Bo Ningen - III

There’s something alluring and mesmerising in the haze, but equally disorientating and unconquerable.

If Alice, of Wonderland fame, had fallen down one rabbit hole, then another, then another after that and a few more, she might have met Bo Ningen. In their floor-length robes, twirling guitars around their heads with a melting psychedelic landscape and a giant steampunk airship playing endless anime repeats, dominating the sky. That’s actually disappointingly conventional for Bo Ningen, who probably struggled to be as straightforward as to call a third album ‘III’.

Residing in London, but Japanese born, Bo Ningen manage to create an unholy cocktail of two other mildly famous Japanese acts, with the off-kilter arty punk of Polysics and the breakneck speed of Mad Capsule Markets. It’s completely unfair to pigeonhole them on nationality though, and most of the time Bo Ningen sound mostly like no-one else. Pretty much any band who have ever picked up guitars and tried to be more interesting than the next band has some sort of link to this; Liars, Mogwai, even Les Savy Fav, it’s all in here.

That’s possibly a testament to Bo Ningen’s intelligence, but they exist almost exclusively in the context of Bo Ningen so judging anything is no easy task. The merest hints of normality are misleading, ‘Psychedelic Misenomo Goya (Reprise)’ has an almost Bloc Party-ish guitar line, ‘Slider’ offers an attractive impression of HEALTH, while ‘Mukaeni Ikenai’ possesses a Deftones vibe. Each instrument finds itself taking multiple forms, guitars morph from snarling beasts into purring temptresses, the drums move through gears with a grind strong enough to crush and the truly one of a kind vocals of Taigen Kawabe range from cutesy J-Pop to unhinged growls. Bo Ningen won’t stay still for a second; they’re simply not prepared to accept routine or structure. There’s something alluring and mesmerising in the haze, but equally disorientating and unconquerable.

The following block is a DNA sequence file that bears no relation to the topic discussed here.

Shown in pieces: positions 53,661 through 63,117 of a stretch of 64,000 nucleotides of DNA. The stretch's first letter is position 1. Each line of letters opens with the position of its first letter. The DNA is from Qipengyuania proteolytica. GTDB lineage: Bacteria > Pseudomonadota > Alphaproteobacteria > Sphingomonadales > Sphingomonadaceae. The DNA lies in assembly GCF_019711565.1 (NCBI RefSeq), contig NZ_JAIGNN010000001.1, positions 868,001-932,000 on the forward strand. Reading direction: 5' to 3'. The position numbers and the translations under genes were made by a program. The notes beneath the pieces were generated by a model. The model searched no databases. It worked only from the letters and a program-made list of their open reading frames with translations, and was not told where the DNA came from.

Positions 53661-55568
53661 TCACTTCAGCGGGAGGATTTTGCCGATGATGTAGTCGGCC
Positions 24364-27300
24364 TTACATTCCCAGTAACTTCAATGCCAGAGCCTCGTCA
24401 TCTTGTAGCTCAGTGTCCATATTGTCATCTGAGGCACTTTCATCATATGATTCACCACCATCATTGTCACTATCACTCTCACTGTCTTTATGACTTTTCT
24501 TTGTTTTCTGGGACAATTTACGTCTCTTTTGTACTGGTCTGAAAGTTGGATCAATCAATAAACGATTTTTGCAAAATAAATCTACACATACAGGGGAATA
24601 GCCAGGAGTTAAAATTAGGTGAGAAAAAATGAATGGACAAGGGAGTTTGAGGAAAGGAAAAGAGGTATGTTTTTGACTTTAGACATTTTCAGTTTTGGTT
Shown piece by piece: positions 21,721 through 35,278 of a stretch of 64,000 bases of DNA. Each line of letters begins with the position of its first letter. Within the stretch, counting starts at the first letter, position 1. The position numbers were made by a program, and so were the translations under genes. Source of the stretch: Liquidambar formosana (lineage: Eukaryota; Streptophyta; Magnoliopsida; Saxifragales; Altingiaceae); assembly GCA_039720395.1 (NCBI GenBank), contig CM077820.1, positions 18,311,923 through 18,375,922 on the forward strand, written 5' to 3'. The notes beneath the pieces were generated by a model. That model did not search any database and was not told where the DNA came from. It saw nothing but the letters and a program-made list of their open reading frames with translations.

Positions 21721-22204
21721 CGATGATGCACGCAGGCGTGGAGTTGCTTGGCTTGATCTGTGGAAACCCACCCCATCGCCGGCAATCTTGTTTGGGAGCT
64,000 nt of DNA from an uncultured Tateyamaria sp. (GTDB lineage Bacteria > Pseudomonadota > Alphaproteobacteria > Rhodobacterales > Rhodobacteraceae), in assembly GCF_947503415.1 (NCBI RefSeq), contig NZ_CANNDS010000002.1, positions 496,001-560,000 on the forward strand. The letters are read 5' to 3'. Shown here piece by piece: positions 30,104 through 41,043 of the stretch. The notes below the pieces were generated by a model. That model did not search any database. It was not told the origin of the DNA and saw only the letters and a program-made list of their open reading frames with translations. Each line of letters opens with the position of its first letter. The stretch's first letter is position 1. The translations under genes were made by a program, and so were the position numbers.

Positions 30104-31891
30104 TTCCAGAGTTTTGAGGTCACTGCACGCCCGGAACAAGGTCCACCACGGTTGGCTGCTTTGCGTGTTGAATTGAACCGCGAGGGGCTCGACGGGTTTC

It’s sensory overload, it’s a challenge, it’s basically pure art without half the pretension that statement unfairly attributes it. There’s something overwhelmingly natural to it and it’s absolutely demanding of the full attention of anyone in earshot.

Realistically it’s impossible to sell, hard to evaluate and downright awkward to quantify. But whatever the hell Bo Ningen are doing, and somehow it feels almost so natural it’s instinctive or involuntary to them, they’re doing it very, very, well.

Tags: Bo Ningen, Reviews, Album Reviews

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